President Trump's pro-business promises have helped lift the Dow an incredible 2,500 points since the election.
Now Wall Street wants him to deliver.
Investors will be watching very closely when Trump addresses Congress on Tuesday night. They crave details about the timing and specifics of Trump's plans to slash taxes, rip up regulations and unleash infrastructure spending.
On the other hand, signs that the Trump platform is being delayed or scaled back could leave Wall Street bummed.
The stock market has made the stakes clear: The Dow has closed at a record high 12 days in a row and is going for a 13th on Tuesday, a feat that has never happened before.
"Expectations are phenomenally high," Peter Boockvar, chief market analyst at The Lindsey Group, wrote in a note to investors.
Here's a guide to what investors want to hear from Trump.
Taxes, taxes, taxes, taxes...
A CNNMoney survey of economists on Monday found that what they want most is details on Trump's tax plan: When will it happen? How big will it be?
Hopes for big tax cuts have been at the heart of the post-election rally. Wall Street is betting that enormous tax savings will translate to juicier profits.
"Unfortunately I'm going to have to torture myself and watch Tuesday night in search of some comments on tax reform," Boockvar said, adding that he normally skips these types of speeches.
Border adjustment tax?
A big key will be whether Trump throws his weight behind an idea from House Republicans called the border adjustment tax as a way to bring jobs back to the United States.
The complex proposal would give tax breaks to American companies that ship products to other countries and strip tax breaks from American companies that import goods.
"What I hope to hear from Trump is some well-reasoned policy proposals, and not just more ... babble about 'winning' or making 'better deals,'" said Bernard Baumohl, chief global economist at The Economic Outlook Group.
The overhaul of the health care system is extremely important to many Americans, but investors are paying particular attention because of its implications for the rest of the Trump agenda.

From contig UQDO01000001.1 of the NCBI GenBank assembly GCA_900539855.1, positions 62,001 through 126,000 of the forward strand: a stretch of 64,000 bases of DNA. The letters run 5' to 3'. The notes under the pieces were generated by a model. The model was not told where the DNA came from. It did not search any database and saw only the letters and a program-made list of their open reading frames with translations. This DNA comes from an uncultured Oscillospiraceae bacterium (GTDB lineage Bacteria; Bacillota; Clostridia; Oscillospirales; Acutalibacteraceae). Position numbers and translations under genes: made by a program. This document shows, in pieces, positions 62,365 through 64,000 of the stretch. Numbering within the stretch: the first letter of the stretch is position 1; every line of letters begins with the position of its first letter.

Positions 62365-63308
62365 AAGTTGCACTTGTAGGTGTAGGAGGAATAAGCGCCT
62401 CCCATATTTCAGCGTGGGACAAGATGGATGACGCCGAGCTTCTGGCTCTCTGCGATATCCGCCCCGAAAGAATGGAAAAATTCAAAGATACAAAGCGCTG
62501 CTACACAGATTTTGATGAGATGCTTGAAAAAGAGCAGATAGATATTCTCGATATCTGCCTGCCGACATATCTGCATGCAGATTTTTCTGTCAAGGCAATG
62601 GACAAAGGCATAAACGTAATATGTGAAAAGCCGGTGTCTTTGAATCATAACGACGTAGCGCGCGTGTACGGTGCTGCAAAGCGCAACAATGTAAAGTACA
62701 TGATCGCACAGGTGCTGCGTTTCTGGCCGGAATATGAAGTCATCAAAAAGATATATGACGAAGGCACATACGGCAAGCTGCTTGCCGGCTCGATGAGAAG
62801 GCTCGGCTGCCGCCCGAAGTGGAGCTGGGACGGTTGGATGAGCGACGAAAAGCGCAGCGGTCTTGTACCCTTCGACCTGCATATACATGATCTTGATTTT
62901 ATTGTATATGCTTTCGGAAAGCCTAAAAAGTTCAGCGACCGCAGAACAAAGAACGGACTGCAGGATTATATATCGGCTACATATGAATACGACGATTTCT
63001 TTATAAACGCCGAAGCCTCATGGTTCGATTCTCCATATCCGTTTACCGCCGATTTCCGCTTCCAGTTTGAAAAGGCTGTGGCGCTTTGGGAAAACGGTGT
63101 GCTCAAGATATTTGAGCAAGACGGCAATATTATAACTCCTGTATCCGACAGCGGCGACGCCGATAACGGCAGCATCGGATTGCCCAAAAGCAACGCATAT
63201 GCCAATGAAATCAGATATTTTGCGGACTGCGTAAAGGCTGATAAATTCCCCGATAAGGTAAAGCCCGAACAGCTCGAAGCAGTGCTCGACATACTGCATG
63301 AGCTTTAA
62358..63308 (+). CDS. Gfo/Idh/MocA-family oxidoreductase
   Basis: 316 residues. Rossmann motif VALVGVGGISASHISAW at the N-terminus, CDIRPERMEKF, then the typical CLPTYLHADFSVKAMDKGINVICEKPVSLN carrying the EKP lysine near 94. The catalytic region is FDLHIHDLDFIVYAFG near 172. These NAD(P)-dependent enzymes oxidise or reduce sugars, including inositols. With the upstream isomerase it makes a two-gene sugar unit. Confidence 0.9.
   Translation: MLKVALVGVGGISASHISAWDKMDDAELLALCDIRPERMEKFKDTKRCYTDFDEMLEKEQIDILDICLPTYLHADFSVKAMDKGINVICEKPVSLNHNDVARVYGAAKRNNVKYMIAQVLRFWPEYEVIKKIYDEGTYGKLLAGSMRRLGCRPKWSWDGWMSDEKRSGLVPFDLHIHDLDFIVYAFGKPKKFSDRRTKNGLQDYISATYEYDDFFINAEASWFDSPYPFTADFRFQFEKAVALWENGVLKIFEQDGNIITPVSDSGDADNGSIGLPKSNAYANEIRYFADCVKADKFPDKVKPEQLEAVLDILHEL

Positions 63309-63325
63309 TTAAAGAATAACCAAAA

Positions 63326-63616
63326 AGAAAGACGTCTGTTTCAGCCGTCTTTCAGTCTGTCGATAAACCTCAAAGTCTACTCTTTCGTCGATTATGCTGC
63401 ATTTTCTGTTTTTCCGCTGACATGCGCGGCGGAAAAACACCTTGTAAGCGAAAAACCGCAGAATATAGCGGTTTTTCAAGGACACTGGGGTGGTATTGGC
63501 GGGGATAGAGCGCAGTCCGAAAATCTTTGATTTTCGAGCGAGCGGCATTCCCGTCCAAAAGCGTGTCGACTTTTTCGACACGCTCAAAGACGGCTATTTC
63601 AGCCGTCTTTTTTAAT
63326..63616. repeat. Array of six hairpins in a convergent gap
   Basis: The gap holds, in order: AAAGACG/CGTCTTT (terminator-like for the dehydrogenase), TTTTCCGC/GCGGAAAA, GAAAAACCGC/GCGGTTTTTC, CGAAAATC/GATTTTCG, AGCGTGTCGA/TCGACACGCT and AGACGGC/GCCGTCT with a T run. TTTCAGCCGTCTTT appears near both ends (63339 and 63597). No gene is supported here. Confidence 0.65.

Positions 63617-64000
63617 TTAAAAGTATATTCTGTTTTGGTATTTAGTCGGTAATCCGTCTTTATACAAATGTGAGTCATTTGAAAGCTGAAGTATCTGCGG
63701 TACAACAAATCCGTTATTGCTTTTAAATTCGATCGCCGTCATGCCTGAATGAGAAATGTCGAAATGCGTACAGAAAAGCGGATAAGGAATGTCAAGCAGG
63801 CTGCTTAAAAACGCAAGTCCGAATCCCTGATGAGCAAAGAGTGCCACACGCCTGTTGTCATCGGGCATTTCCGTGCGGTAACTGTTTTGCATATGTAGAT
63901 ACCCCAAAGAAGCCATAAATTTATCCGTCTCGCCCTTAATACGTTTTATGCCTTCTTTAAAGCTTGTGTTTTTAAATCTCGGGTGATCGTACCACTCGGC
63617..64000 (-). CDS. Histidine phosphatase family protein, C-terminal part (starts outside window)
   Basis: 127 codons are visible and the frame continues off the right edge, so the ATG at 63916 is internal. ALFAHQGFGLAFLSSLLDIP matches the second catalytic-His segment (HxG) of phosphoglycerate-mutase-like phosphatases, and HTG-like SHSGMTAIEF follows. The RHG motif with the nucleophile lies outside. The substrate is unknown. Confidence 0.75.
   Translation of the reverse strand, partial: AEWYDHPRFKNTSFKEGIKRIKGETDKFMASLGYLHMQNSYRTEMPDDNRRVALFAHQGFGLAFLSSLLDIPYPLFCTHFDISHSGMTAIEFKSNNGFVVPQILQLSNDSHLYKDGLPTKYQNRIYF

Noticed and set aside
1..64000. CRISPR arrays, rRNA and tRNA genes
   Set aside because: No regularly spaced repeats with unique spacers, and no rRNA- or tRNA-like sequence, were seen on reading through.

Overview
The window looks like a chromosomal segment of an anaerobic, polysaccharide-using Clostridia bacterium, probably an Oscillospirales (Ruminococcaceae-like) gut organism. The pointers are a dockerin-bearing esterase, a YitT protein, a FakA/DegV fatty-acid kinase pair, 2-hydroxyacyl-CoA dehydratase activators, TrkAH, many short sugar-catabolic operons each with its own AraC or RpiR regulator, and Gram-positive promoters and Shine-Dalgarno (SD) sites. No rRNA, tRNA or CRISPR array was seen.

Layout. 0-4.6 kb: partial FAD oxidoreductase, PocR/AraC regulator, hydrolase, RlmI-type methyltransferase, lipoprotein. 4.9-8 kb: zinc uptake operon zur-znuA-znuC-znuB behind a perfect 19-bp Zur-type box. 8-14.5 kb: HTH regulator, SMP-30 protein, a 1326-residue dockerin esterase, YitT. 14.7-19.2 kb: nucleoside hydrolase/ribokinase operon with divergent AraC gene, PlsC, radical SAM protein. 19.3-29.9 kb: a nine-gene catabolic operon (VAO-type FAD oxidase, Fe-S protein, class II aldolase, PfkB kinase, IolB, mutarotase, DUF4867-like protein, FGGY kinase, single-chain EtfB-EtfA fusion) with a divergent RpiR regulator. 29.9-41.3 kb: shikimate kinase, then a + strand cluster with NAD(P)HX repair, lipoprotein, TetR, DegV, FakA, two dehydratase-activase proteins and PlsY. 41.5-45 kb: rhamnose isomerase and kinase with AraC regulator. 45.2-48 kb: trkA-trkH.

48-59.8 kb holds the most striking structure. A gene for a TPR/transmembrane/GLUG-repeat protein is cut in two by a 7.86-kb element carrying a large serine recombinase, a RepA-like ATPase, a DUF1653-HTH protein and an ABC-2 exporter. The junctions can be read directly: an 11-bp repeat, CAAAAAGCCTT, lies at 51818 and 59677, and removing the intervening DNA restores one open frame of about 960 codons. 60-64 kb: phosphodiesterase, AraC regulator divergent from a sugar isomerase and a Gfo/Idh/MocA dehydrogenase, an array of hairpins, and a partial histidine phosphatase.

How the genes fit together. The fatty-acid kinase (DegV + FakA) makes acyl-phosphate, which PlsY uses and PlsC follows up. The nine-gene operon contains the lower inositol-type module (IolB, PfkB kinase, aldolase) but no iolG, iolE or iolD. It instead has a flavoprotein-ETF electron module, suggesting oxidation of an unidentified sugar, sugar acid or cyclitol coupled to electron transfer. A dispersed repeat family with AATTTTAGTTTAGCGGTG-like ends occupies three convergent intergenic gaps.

Trump has said repealing and replacing the Affordable Care Act must come before taxes.
"This is a giant obstacle blocking the path to the rest of the president's agenda," Jaret Seiberg, analyst at Cowen & Co., wrote in a research report.
Fair trade, not trade wars
Economists and market strategists surveyed by CNNMoney say their biggest fear is that Trump will erect barriers to trade.
The new president has already withdrawn the United States from the Trans-Pacific Partnership and started renegotiating the NAFTA trade deal with Mexico and Canada. Economists' concern is that Trumps will impose high tariffs that slow the economy and provoke a tit-for-tat response from trading partners.
"Wall Street is not opposed to reviewing trade deals, but Wall Street doesn't want to see that turn into a trade war," said David Joy, chief market strategist at Ameriprise Financial.
What happened to infrastructure spending?
Since he took office, Trump hasn't focused much on his promise to spend $1 trillion on infrastructure. Investors hope Trump will follow through by releasing a plan to build or rebuild roads, bridges and airports. Infrastructure stocks like U.S. Steel ( and )U.S. Concrete ( have )soared since the election.
Will Trump give clues about the timing and structure of an infrastructure plan and how it can be paid for without blowing up the U.S. deficit?
Ripping up bank regulation
Big bank stocks like Goldman Sachs ( have )skyrocketed, partly because of Trump's promise to "do a big number" on the Wall Street reforms known as Dodd-Frank. But few specifics are known here, either.
Seiberg, the Cowen analyst, said one risk is that Trump will repeat a call for a 21st century version of the Glass-Steagall Act, which would force a separation between commercial banking and trading. That could be a signal that Trump wants to break up big banks.
Investors would probably react better if Trump said his focus is on allowing banks to lend more -- even though they are already lending a ton.
What Wall Street doesn't want to hear
Markets took a brief tumble in late January as investors grew concerned that controversy over Trump's immigration order could derail the rest of his agenda.
Look for a similar reaction if Trump's speech veers off course.
"If he focuses on the evil press or some other nonsense, markets may get impatient," Michael Block, chief market strategist at Rhino Trading, wrote in a research note.
--CNNMoney's Heather Long contributed to this report.